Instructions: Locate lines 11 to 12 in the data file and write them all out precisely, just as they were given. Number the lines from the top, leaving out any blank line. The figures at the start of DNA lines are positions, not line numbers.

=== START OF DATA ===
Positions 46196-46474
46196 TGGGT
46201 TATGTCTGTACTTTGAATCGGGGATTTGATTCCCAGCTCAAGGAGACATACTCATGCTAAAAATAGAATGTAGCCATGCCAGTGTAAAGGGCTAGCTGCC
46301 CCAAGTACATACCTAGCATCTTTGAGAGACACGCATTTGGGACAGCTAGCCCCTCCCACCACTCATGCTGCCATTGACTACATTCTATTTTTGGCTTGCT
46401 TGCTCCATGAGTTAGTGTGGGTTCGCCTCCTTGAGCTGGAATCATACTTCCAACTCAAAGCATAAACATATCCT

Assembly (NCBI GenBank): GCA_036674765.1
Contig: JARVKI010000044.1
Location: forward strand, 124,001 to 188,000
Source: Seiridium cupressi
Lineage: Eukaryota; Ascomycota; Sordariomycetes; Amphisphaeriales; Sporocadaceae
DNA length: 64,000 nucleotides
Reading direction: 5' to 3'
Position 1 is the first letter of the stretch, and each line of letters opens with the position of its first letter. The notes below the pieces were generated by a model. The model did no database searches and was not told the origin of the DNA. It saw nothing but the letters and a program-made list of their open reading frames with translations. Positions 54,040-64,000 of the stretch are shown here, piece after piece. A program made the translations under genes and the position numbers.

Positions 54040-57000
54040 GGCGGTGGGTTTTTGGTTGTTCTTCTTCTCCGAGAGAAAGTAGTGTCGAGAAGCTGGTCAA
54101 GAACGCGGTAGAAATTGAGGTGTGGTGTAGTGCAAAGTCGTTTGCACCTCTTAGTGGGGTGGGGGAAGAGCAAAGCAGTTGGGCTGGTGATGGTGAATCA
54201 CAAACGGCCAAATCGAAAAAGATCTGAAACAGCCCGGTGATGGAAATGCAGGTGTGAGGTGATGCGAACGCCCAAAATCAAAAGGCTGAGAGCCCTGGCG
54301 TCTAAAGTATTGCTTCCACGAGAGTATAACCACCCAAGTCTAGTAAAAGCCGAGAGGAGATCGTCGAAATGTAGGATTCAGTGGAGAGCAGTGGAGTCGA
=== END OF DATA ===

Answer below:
DNA length: 64,000 nucleotides
Reading direction: 5' to 3'